New England Nor'easter Storm Shuts Power Off For Hundreds Of Thousands
Updated at 5:12 p.m. ET
A powerful nor'easter storm is pummeling the New England area with heavy rain, strong winds and floods, knocking out power to hundreds of thousands of people in several states Thursday morning.
The National Weather Service warns that winds from the storm may down trees and power lines and cause power outages. And the agency says people affected by the storm should secure loose outdoor items and be cautious when using portable generators.
Roads have been closed to clear power lines and trees, closing schools and businesses. The state's emergency operations center was partially activated at 4 a.m. in anticipation of the storm.
"In two hours it went from 60,000 to over 100,000, so we don't have any estimates of restoration right now," Central Maine Power spokeswoman Catherine Hartnett said, according to Maine Public Radio. "We are still dealing with the effects of an intense storm, and as we can assess the damage and begin the restoration we will begin posting restoration estimates on our website."
About 198,000 Massachusetts residents woke up to power outages, according to the Massachusetts Emergency Management Agency. As of 5 p.m., there were nearly 130,000 outages. The NWS office in Boston has issued a high wind warning, reporting wind gusts as strong as 90 mph in some parts of the state.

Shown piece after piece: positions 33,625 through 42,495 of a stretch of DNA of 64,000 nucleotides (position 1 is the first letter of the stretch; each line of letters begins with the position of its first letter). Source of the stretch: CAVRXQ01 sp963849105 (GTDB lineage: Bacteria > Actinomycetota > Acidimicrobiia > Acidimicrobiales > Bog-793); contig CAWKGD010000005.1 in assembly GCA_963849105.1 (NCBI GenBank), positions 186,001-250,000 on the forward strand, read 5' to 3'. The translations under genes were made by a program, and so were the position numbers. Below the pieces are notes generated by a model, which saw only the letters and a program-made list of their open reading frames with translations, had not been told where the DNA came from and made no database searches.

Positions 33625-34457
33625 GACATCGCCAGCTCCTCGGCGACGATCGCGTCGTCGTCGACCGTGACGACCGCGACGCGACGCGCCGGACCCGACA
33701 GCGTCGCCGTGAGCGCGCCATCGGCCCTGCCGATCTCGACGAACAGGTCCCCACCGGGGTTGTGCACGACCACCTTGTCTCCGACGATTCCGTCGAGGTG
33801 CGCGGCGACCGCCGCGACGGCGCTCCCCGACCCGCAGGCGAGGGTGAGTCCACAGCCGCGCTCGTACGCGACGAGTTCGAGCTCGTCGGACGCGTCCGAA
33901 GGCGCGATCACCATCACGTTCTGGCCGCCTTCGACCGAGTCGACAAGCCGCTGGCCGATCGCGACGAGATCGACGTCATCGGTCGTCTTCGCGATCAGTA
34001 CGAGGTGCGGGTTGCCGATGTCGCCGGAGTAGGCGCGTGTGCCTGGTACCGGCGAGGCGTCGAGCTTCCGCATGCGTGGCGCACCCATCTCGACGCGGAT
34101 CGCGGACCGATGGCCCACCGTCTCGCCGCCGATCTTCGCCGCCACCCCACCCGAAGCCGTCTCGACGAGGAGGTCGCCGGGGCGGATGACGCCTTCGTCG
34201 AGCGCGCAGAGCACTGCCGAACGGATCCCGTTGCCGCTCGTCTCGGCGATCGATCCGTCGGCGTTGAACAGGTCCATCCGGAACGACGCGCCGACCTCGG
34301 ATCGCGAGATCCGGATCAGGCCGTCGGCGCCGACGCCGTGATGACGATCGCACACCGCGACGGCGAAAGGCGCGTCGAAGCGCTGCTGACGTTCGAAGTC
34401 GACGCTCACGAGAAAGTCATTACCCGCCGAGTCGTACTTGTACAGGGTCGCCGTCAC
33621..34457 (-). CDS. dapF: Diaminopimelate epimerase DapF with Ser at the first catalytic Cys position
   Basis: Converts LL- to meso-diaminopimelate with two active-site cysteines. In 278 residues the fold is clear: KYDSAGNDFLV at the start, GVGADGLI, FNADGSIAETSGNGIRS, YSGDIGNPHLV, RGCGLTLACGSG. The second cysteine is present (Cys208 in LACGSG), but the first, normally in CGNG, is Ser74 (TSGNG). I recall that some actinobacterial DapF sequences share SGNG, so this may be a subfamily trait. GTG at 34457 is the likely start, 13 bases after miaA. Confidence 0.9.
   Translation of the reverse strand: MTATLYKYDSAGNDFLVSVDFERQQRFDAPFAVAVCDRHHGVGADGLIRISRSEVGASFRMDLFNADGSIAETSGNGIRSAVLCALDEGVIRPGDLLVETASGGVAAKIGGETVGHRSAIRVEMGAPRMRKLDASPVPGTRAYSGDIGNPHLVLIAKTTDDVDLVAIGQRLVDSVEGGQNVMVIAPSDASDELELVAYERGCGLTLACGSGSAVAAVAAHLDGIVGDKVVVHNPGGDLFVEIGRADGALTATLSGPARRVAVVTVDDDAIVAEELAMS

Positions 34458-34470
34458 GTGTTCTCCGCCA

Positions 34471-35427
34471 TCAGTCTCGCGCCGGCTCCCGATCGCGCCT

At Boston's Logan International Airport, high winds caused a collision between a Southwest Airlines plane and a jet bridge. The plane was reportedly empty and sitting at the boarding gate at the time of the incident.
The NWS has issued high wind warnings to people living in Connecticut, New York and New Jersey that will stay in effect until 6 p.m, with gusts expected up to 60 mph. Connecticut is reporting the most outages in the tri-state area, with the state's largest power utility reporting about 29,000 customers without power. West Hartford Public Works said that some traffic signals are not functioning and crews are working on clearing roads.
Rhode Island's National Grid, the state's only electric provider, reported more than 23,000 affected customers as of 5 p.m. The storm brought more than four inches of rain and winds up to 70 mph to the state.
According to the NWS, the storm is expected to rapidly lift into eastern Canada by Friday, with rain and possible snow showers lingering in interior areas amid unseasonably cool temperatures.
Paolo Zialcita is an intern on NPR's News Desk.
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